That helps heat up the real estate market which raises up prices. As property values rise so does taxes. When prices go up what happens is there’s pressure on people who are actually doing long-term rentals to increase what they charge in rent because their costs go up. So if you’re looking for a long-term rental, or you’re actually looking to buy a place for yourself to live in you’re facing increased prices and increased competition. 

Example: Healthcare

Here in Canada we have socialized medicine, but down south of border in the United States it’s not that at all – health costs are the number one cause of personal bankruptcy.

There are people here in Canada who would rather see us have a medical system like the US where if you have the money you can get treatment right away. You don’t have to wait.

I understand their frustrations with waiting, believe me I do, but here’s the thing: the way things have become in the United States everybody needs to get some sort of Health Care insurance. Unless you’re really really rich you really can’t afford to take your own healthcare costs on by yourself 

So most people are in some sort of plan that is part of some sort of Managed Health Care.

Now the Health Care Management organizations have doctors and hospitals and arrangements with drug suppliers on the one hand and and they have arrangements with patients on the other hand. They sit in between and they still make some profits.

Think about that.

You can’t go right to the doctor of your choice. You can’t go right to the hospital of your choice. You can’t go right to the pharmacies and get your stuff. You go through your Healthcare management organization.

That Healthcare management organization is supposedly there to make things easier on you. But they’re also there to make a profit off of you as a subscriber. And they’ll have to make a profit off of the services they provide which means that the doctors who work for them are basically employees. They have a proscribed list of things they cannot do. Drugs they cannot prescribe to people and a list of things they can actually do and that their Healthcare Management company will actually cover or pay for it.

The idea that some major corporation could get in between the customer and the provider of a service and somehow make the whole thing better and still make a profit and keep the costs under control is patently ridiculous. These companies are not in the business of being there for social good. They’re in the business of being there to bring profit to their shareholders.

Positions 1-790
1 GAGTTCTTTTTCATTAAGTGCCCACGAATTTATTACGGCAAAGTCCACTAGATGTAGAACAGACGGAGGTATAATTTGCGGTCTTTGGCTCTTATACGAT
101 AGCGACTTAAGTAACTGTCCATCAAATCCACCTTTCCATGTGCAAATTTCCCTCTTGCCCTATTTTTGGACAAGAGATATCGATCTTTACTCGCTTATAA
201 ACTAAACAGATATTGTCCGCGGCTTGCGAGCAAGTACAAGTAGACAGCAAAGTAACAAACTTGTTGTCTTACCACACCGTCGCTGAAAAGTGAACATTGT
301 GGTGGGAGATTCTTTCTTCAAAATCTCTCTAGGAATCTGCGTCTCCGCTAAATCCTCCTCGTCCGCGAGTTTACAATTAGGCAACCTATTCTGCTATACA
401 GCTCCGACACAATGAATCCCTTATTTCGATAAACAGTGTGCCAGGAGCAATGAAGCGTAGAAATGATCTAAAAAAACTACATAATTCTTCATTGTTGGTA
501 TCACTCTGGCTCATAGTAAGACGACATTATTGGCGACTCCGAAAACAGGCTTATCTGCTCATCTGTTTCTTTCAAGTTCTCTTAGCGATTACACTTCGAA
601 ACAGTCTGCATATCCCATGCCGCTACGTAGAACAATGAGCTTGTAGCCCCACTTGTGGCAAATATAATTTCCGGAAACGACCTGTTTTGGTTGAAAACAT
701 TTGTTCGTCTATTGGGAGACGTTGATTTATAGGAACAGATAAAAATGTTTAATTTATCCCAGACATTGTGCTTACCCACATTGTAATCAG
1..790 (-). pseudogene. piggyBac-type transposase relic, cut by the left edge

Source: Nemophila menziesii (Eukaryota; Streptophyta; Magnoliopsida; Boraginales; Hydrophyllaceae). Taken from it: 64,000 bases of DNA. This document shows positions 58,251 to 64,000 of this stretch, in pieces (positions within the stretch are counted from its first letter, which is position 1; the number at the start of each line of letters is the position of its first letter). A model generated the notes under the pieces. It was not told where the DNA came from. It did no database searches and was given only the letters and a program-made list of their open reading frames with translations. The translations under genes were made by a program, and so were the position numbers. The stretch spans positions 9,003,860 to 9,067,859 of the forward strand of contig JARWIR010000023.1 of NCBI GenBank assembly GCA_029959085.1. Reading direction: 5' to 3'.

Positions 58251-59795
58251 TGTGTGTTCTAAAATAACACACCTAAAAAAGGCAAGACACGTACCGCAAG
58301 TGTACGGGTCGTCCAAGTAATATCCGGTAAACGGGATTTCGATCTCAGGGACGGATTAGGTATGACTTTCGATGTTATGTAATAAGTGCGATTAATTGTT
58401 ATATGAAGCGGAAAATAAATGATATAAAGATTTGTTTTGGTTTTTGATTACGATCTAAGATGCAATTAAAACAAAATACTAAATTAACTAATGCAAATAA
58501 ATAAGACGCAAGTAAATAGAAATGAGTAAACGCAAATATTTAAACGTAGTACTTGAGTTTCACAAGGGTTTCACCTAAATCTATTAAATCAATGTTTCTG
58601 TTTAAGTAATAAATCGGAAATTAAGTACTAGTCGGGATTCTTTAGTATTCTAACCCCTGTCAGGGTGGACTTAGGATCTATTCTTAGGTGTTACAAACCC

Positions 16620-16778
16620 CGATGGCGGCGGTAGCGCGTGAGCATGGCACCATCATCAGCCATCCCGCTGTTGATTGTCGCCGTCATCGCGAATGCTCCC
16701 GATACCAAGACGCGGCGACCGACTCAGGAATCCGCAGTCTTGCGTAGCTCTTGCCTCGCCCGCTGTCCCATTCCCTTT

If you don’t believe me then consider that people in the USA pay far more for the same services than others in other countries.

Example: Medicine

In the Healthcare sector which sub-industry makes the most money? So much that they have year after year profit increases above 20%?
Why it’s the companies that make the drugs and medicines!

In recent years we’ve seen multiple examples of businessmen buying drug companies that have needed drugs, which come from no other supplier, so they could then jack the prices of those drugs through the roof (1, 2) to increase profitability and milk them for all the profits that they could get. Patients who need these drugs just have to pay more. The health management companies will have to pay more.

At least one speculator like this, Martin Shkreli, has gone to prison and others have faced financial ruin but that does not stop others from trying to engage in the same profit-taking moves. Putting dollars ahead of people’s lives and health because they can.

Exaggerated profit-taking even gets to the generic drugs. These are the drugs which have gone off patent which means that anyone can produce them. You would think that drugs which have gone off patent, and can be produced by generic drug makers, would see competition and that would drive prices down but there is strong evidence that shows that generic drug companies have been colluding to elevate the prices and keep the prices high.

Example: Prisons

The USA incarcerates more of its own people than any other country. One of the consequences of the ‘war on drugs’ was a huge increase in the number of people imprisoned.

The increasing costs of the penal system became seen as a potential business opportunity and a case was made that this is something private businesses could do for less cost.

So now more people are in privately run prisons than government run facilities.

Do you think it’s harder to get out of a private prison than a government one?

The government doesn’t want to house you any longer than they have to – it costs the taxpayers money. So they have an incentive to create conditions and programs that help convicts work towards earlier release and find better opportunities and be less likely to re-offend after they leave.

The for-profit prisons budgets are ultimately tied to how many convicts they have to take care of in any given budget cycle. Their understood incentive is to house as many convicts as they can and keep them for as long as they can. They may claim there are other factors that work against this thinking but I would suggest those are window dressing on a deal that stinks.

There’s at least one instance, Kids for Cash, of judges engaged in deals with for-profit prisons to send more offenders there than into programs that see no incarceration. In that case the victims were juveniles. We have no way of knowing how many other similar case exist where those involved weren’t so stupid they got caught.

Corporations are not in the business of being good society members – no – they are in the business of making profits for their shareholders plain and simple.

At the turn of this century when scholars were looking at the future they predicted that the major cause of warfare in this coming century will be over Water. And as it becomes more scarce it becomes a valuable commodity.

When I was a child there was next to no sales of water to the individual unless your local water supply was problematic. Now we have a generation of people who have grown up with bottled water for sale almost everywhere. At some point fresh clean water, one of the most basic substance needed for humans to survive, will become something you can only get if you have the money . . .

So to come back to my original proposition: Anytime someone comes up with a new way to commodify, or make a profit, off of something that everyone else considers to be a basic human need it is just a matter of time before Capitalist urges and Societal Needs Clash.